If we have not done more than the ancients to develop and to examine the disease, we have far surpassed them in studying the remedy. Besides the French Constitution of the year III., and that of the American Confederates,—the most remarkable attempts that have been made since the archonship of Euclides to meet democratic evils with the antidotes which democracy itself supplies,—our age has been prolific in this branch of experimental politics.

Many expedients have been tried, that have been evaded or defeated. A divided executive, which was an important phase in the transformation of ancient monarchies into republics, and which, through the advocacy of Condorcet, took root in France, has proved to be weakness itself.

The constitution of 1795, the work of a learned priest, confined the franchise to those who should know how to read and write; and in 1849 this provision was rejected by men who intended that the ignorant voter should help them to overturn the Republic. In our time no democracy could long subsist without educating the masses; and the scheme of Daunou is simply an indirect encouragement to elementary instruction.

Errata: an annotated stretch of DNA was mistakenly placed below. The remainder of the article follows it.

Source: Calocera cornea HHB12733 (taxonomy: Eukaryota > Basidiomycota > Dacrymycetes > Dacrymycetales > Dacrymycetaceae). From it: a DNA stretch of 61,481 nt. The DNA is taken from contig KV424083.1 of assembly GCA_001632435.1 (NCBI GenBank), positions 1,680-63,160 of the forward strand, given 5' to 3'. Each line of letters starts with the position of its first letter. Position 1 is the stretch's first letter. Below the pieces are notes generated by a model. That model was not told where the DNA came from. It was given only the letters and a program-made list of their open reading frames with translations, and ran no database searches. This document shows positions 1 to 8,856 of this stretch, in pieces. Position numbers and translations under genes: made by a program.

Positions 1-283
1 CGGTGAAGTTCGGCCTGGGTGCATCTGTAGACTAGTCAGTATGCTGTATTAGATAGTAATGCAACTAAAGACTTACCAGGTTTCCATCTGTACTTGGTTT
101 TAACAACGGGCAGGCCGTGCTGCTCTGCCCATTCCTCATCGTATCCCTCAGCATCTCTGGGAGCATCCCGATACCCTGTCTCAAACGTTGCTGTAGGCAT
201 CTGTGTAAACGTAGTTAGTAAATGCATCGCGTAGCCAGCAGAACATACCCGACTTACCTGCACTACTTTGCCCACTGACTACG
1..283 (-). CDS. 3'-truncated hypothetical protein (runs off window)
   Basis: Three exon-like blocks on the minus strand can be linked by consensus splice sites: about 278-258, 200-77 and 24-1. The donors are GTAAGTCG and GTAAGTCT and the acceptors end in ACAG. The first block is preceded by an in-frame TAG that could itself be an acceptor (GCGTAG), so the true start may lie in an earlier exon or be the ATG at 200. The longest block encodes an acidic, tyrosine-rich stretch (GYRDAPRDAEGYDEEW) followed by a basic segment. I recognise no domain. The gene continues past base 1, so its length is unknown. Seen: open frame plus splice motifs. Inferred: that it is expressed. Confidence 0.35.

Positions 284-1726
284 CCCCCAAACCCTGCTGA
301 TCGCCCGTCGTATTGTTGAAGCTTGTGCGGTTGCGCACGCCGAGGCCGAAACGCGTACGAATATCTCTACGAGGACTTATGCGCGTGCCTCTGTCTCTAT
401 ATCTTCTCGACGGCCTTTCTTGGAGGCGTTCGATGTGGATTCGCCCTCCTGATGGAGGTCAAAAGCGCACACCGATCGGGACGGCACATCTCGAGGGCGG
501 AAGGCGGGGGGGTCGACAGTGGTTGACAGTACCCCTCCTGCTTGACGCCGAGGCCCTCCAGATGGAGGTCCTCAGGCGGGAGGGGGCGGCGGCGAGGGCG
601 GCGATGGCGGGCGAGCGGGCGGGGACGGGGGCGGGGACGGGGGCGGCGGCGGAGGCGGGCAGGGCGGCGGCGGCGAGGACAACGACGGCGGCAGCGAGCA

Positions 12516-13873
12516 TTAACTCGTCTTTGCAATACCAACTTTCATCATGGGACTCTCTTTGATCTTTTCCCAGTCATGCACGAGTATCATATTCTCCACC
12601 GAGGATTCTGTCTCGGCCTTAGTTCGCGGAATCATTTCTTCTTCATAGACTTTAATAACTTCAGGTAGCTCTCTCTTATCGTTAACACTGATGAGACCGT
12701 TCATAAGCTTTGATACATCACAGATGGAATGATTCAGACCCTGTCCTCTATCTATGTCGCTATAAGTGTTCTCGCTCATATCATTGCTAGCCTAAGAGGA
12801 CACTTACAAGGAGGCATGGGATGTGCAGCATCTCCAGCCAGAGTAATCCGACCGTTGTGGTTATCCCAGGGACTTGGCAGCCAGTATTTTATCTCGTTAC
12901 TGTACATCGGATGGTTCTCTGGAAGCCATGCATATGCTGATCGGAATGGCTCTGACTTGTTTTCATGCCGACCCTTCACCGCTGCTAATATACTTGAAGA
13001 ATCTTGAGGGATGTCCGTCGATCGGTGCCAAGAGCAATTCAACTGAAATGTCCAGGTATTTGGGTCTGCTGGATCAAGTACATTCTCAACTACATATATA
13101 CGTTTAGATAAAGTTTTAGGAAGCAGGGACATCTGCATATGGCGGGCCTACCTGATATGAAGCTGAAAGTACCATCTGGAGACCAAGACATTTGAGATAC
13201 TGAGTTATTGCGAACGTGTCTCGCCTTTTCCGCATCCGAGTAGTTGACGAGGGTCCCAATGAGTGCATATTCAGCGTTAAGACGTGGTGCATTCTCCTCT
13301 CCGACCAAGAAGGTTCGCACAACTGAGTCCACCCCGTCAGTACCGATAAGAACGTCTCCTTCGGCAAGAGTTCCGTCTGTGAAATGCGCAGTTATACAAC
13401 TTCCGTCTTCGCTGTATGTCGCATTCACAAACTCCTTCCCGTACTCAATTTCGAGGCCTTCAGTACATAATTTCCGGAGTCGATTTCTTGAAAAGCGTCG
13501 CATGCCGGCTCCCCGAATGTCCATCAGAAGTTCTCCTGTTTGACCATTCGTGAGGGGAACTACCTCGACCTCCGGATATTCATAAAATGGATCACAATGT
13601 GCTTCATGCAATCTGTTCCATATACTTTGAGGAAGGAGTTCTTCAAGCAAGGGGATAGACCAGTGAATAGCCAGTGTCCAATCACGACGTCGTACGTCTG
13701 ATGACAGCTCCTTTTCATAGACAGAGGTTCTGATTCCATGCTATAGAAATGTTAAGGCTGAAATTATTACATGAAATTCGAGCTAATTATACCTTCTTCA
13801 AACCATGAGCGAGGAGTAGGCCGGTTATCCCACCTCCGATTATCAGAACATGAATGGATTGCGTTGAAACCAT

In 1799 Sieyes suggested to Bonaparte the idea of a great Council, whose function it should be to keep the acts of the Legislature in harmony with the constitution—a function which the Nomophylakes discharged at Athens, and the Supreme Court in the United States, and which produced the Senat Conservateur, one of the favourite implements of Imperialism. Sieyes meant that his Council should also serve the purpose of a gilded ostracism, having power to absorb any obnoxious politician, and to silence him with a thousand a year.

Napoleon the Third's plan of depriving unmarried men of their votes would have disfranchised the two greatest Conservative classes in France, the priest and the soldier.

In the American constitution it was intended that the chief of the executive should be chosen by a body of carefully selected electors. But since, in 1825, the popular candidate succumbed to one who had only a minority of votes, it has become the practice to elect the President by the pledged delegates of universal suffrage.